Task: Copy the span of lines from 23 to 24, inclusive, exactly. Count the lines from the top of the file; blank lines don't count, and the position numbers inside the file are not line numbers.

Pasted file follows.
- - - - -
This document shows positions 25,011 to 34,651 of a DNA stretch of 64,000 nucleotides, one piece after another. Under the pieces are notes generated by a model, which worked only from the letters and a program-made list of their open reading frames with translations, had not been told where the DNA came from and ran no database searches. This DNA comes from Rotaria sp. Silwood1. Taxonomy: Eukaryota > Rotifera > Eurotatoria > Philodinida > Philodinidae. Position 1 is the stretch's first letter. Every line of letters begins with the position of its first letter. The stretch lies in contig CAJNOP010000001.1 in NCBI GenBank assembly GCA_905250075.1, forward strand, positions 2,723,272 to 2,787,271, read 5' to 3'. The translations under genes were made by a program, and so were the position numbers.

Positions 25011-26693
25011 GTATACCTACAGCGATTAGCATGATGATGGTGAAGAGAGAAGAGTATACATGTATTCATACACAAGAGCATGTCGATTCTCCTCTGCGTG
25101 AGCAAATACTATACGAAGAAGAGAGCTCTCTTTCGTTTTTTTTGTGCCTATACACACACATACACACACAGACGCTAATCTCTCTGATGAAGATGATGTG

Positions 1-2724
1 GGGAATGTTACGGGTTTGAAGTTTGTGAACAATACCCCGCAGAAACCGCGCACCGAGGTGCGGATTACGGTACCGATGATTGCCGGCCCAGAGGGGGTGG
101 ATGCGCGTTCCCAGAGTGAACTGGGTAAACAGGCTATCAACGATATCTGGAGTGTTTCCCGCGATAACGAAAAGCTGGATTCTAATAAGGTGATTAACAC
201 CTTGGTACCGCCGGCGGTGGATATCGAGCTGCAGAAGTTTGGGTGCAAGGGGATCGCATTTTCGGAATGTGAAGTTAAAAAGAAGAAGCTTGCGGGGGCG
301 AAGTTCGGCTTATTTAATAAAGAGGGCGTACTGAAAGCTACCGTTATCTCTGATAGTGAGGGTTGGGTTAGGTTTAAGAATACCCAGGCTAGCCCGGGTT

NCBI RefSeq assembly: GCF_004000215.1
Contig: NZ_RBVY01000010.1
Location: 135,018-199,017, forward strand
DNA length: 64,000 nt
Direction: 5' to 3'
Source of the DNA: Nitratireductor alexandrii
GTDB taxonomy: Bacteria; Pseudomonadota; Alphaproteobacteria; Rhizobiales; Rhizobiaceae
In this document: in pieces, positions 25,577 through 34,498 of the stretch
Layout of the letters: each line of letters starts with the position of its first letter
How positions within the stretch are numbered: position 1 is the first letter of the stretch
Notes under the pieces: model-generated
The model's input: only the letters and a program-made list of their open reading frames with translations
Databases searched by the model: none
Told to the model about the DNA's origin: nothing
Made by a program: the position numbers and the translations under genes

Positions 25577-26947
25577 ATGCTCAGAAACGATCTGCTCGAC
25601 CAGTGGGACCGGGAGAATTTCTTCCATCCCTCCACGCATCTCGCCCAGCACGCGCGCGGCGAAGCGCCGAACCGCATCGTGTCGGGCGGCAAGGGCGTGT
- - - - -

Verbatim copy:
Told to the model about the DNA's origin: nothing
Made by a program: the position numbers and the translations under genes